You may want to create a memory box to keep these special keepsakes in. Then, when you are missing your baby, you can open up your memory box and embrace these special memories. The reality that your baby has died does not diminish your need to have these objects. They are a tangible, lasting part of the special relationship you had with your child.

 

Make Use of Ritual

The funeral ritual does more than acknowledge the death of your baby. It helps provide you with the support of caring people. The funeral is a way of giving testimony to the life and death of your child. Most importantly, the funeral is a way for you to express your grief with others.

Some may tell you, "It will be easier or better not to have a funeral." Deciding not to have a funeral is a frequent regret that many parents express. You and your baby have a right to have a funeral. The funeral is one thing you can do for your child at a time when you feel you can do so little.

Funerals do not have to be done right away. Take your time and decide what will best meet your needs. Whatever you do, don't have a funeral that excludes the mother. Wait until she is out of the hospital and can be included in the service that remembers your baby.

 

Be Tolerant of Your Physical and Emotional Limits

Your feelings of loss and sadness will probably leave you fatigued. And your low energy level may naturally slow you down. Respect what your body and mind are telling you. Nurture yourself. Get daily rest. Eat balanced meals. Lighten your schedule as much as possible. Caring for yourself doesn't mean feeling sorry for yourself; it means you are using survival skills.

 

Talk About Your Grief

Express grief openly. By sharing grief with others, healing occurs. Ignoring grief won't make it go away; talking about it often makes you feel better. Allow yourself to speak from your heart, not just your head. You are not losing control or going "crazy." It is a normal part of your grief journey.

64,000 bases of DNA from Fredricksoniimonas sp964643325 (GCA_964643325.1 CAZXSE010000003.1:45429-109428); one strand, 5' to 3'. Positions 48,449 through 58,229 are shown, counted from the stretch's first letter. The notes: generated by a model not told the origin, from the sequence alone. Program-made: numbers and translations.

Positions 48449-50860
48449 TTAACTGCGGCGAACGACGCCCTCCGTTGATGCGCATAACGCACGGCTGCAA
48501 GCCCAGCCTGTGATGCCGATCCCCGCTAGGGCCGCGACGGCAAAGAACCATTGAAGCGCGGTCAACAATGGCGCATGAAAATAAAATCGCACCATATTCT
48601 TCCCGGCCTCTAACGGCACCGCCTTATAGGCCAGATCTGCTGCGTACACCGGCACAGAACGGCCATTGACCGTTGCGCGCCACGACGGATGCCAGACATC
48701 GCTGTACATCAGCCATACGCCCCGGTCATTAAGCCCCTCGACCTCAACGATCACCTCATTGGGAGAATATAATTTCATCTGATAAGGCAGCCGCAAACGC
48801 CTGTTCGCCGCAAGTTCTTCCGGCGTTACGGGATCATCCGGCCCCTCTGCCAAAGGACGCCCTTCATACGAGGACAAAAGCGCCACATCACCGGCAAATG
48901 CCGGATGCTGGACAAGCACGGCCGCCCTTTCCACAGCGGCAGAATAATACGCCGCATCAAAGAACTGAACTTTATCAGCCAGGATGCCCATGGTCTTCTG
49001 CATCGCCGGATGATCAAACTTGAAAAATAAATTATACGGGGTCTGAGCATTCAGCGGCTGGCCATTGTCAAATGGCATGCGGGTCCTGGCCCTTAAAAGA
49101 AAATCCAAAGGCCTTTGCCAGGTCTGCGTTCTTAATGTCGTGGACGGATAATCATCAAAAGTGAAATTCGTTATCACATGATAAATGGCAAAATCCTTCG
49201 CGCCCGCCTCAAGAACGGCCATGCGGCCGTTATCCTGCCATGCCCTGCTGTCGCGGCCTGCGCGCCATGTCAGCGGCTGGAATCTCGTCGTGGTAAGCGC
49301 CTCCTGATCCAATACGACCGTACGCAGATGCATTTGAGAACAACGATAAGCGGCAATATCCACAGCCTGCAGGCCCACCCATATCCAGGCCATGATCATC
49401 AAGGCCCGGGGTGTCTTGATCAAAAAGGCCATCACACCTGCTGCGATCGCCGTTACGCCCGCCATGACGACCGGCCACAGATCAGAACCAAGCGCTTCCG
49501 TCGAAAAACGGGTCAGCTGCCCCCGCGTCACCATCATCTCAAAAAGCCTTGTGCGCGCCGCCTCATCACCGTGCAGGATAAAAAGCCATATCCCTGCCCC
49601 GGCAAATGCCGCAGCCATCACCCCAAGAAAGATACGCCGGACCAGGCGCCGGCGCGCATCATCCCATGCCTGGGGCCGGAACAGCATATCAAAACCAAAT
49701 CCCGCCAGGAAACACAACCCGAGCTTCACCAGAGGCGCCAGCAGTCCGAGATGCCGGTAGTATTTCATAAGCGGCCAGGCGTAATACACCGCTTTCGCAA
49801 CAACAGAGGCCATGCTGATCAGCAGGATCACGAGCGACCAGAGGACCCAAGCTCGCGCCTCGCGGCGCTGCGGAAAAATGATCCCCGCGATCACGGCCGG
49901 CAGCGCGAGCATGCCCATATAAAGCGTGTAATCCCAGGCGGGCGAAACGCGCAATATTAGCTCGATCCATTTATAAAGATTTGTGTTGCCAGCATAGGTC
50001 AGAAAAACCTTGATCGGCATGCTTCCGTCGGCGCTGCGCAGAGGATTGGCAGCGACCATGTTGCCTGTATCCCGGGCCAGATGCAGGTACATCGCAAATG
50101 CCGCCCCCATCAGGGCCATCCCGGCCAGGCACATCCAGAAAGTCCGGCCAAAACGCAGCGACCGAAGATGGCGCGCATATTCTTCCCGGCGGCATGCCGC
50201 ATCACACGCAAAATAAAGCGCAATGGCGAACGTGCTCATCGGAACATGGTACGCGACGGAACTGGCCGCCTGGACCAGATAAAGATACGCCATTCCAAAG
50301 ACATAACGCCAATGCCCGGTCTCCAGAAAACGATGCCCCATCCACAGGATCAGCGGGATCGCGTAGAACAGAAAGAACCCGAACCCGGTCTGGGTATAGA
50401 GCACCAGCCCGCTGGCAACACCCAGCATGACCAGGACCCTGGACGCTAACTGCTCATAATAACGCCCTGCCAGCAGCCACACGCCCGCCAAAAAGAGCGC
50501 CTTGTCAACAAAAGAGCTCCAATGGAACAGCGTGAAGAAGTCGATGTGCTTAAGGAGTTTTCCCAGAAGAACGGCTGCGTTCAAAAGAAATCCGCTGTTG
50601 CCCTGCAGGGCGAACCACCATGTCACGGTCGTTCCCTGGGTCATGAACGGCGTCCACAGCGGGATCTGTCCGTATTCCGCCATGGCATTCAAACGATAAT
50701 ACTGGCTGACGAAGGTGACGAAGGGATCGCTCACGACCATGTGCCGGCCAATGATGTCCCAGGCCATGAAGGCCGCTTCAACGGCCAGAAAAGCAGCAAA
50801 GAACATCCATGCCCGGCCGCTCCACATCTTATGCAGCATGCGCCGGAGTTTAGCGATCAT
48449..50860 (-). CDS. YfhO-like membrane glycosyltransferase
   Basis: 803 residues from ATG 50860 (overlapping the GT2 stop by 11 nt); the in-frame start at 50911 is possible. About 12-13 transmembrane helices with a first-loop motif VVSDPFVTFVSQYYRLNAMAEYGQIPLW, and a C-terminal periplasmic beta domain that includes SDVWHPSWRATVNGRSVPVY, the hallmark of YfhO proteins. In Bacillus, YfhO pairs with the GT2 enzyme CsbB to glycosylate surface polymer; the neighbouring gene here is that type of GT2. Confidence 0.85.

Find caring friends and relatives who listen without judging. Avoid persons who are critical or steal your grief from you. They may tell you, "You can have another baby," or "You never got to know your baby." While these comments may be well-intentioned, you do not have to accept them. You have every right to express your grief. No one has the right to take it away.

 

Develop a Support System

Reaching out to others and accepting support is often difficult, particularly when you hurt so much. But the most compassionate thing you can do at this difficult time is to find a support system of caring friends and relatives who will provide the understanding you need. Find those people who encourage you to be yourself and acknowledge your feelings - whatever they might be.

 

Embrace Your Spirituality

If faith is part of your life, express it in ways that seem appropriate to you. Allow yourself to be around people who understand and support your religious beliefs. If you are angry at God because of the death of your baby, realize this feeling is normal. Find someone to talk with who won't be critical of whatever thoughts and feelings you need to explore.

Someone may say, "With faith, you don't need to grieve." Don't believe it. Your personal faith does not insulate you from needing to talk out and explore your thoughts and feelings. To deny your grief is to invite problems that build up inside you. Express your faith, but express your grief as well.

 

Allow a Search for Meaning

You may find yourself asking, "Why did this baby die?" "Why this way?" "Why now?" This search for meaning is another normal part of healing. Some questions have answers. Some do not. Healing occurs in the opportunity to pose the questions, not necessarily answering them. Find a supportive friend who listens responsively as you search for meaning.

 

Move Toward Your Grief and Heal

The capacity to love requires the necessity to grieve when your baby dies. You can't heal unless you openly express your grief. Denying grief will only make it more confusing and overwhelming. Embrace your grief and heal.

Reconciling grief will not happen quickly. Remember, grief is a process, not an event. Be patient and tolerant with yourself. The death of your baby changes your life forever! It's not that you won't be happy again; it's simply that you will never be exactly the same as you were before the baby died.

Grief is powerful. So, too, is your ability to help yourself heal. In grief work, you move toward a renewed sense of meaning and purpose in your life.

Dr. Alan D. Wolfelt